is a proven technology that is reliable and useful. This technology has been around for nearly two decades. IVR is arguably the most ubiquitous form of automation, and has been introduced into almost every aspect of our lives. Without IVR, we’d still be waiting in line at the bank teller to get our balance and see if our checks cleared. When’s the last time you did that? The fact that IVR has come as far as it has is also the reason many companies find themselves today with outdated systems. Because computer technology advances so quickly and vast numbers of IVR systems were built over the years, many require upgrading for reasons of security and maintenance, as well as to take advantage of new features and functionality.
Challenges to old systems include security threats such as viruses, obsolete operating systems no longer supported, outdated development platforms from companies that have long ceased to exist, and inability to improve performance to match user expectations.
Utilities have widely adopted IVRs. According to a 2005 Chartwell report on IVR applications and speech technologies, more than 63 percent of utilities use this technology to handle some types of calls. Upgrading the utility IVR is a trend in the industry and many utilities choose to incorporate speech recognition in their IVR during re-engineering efforts.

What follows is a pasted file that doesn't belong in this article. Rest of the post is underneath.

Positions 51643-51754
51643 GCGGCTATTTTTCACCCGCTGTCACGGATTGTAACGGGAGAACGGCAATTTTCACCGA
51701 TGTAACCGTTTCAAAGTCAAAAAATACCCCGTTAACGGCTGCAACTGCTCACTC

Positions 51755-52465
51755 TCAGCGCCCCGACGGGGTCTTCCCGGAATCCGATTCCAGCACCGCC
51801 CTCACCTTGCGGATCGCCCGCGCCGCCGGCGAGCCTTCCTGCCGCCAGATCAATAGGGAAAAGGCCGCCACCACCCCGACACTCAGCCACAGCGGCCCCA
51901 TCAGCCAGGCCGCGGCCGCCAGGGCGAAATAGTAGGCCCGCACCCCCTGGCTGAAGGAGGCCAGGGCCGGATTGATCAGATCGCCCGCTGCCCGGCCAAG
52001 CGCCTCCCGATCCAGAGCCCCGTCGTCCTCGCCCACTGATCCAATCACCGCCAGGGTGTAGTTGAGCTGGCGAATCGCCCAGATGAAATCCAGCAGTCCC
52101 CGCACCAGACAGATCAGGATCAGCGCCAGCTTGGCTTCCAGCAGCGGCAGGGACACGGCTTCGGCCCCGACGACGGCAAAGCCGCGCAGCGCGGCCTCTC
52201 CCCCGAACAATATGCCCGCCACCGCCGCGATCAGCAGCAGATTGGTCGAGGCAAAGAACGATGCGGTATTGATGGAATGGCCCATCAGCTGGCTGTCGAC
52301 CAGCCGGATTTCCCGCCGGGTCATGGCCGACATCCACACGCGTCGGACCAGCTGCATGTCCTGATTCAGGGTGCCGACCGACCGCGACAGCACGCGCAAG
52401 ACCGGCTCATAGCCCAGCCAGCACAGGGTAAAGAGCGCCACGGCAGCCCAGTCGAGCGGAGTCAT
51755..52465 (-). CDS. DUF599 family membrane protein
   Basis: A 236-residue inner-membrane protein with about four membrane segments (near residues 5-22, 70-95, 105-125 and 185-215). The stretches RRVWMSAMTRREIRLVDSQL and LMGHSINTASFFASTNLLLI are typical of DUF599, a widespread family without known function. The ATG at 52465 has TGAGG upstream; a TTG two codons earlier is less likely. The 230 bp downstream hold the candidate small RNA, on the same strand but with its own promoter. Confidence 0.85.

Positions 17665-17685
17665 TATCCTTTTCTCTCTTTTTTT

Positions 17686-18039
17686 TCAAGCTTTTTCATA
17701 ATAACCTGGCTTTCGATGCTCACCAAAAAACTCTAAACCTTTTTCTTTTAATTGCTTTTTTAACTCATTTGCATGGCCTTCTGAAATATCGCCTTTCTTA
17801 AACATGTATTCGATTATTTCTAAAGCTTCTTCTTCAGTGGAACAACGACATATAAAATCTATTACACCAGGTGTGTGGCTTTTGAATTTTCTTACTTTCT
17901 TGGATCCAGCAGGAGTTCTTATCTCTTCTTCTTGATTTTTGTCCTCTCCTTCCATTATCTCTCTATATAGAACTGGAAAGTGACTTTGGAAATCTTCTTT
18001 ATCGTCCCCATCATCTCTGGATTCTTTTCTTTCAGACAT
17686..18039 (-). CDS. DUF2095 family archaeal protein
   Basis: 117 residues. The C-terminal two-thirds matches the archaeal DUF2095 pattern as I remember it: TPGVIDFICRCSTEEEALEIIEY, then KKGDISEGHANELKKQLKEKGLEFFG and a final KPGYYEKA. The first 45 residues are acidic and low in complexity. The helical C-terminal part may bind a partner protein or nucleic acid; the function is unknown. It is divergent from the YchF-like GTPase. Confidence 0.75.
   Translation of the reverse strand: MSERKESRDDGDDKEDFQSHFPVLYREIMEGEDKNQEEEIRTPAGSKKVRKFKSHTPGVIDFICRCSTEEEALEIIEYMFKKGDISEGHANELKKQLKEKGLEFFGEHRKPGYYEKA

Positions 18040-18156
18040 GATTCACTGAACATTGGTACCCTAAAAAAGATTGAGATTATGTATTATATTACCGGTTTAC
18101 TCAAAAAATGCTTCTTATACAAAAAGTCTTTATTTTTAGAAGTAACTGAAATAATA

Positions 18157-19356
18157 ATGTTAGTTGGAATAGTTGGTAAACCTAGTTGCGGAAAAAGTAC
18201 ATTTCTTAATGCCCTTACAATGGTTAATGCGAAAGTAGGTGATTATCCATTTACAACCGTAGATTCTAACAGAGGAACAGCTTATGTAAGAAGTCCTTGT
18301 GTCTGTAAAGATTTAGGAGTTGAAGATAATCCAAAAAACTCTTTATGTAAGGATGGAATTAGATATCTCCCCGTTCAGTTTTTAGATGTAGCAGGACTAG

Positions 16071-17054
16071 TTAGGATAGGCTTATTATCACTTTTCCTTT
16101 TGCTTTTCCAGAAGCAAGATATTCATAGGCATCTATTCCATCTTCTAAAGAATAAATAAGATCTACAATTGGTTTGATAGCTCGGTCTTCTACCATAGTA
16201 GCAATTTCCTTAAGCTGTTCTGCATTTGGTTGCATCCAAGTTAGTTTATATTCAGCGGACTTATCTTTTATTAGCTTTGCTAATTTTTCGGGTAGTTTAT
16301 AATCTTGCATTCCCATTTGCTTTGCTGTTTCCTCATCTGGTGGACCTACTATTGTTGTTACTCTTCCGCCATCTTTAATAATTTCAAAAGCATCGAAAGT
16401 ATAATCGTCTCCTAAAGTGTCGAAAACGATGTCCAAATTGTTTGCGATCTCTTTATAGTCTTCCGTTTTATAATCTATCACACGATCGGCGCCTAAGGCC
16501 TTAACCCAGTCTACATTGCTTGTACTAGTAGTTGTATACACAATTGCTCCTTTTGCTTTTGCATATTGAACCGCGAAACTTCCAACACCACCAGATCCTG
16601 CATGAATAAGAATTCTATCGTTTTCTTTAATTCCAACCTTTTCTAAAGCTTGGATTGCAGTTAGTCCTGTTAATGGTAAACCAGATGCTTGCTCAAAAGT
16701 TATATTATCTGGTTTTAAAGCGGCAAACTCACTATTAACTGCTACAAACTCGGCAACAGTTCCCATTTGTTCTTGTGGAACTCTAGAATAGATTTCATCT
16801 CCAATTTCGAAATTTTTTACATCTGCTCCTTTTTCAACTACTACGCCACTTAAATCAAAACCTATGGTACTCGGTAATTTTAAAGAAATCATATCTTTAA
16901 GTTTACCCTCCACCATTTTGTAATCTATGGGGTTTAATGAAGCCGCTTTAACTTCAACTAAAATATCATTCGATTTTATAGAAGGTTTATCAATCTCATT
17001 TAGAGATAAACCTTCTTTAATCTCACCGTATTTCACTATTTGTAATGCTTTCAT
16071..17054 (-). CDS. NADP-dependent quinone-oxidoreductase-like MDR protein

One of the key components to speech-enabled IVRs is the design of the voice user interface (VUI). The VUI includes the call flow of the speech recognition system and the voice and persona of the system itself.
The objective of VUI design is “not about fooling callers into believing they are talking to a live call center agent, but rather making callers forget that they are talking to a machine,” wrote Tom Houwing and Paul Greiner in “Design Issues in Multilingual Applications.” VUI designs today offer the options of natural language and directed dialog.
Brian Solomon is a Web Editor for TMCnet, covering news in the IP communications, call center and customer relationship management industries. To see more of his articles, please visit Brian Solomon’s columnist page.
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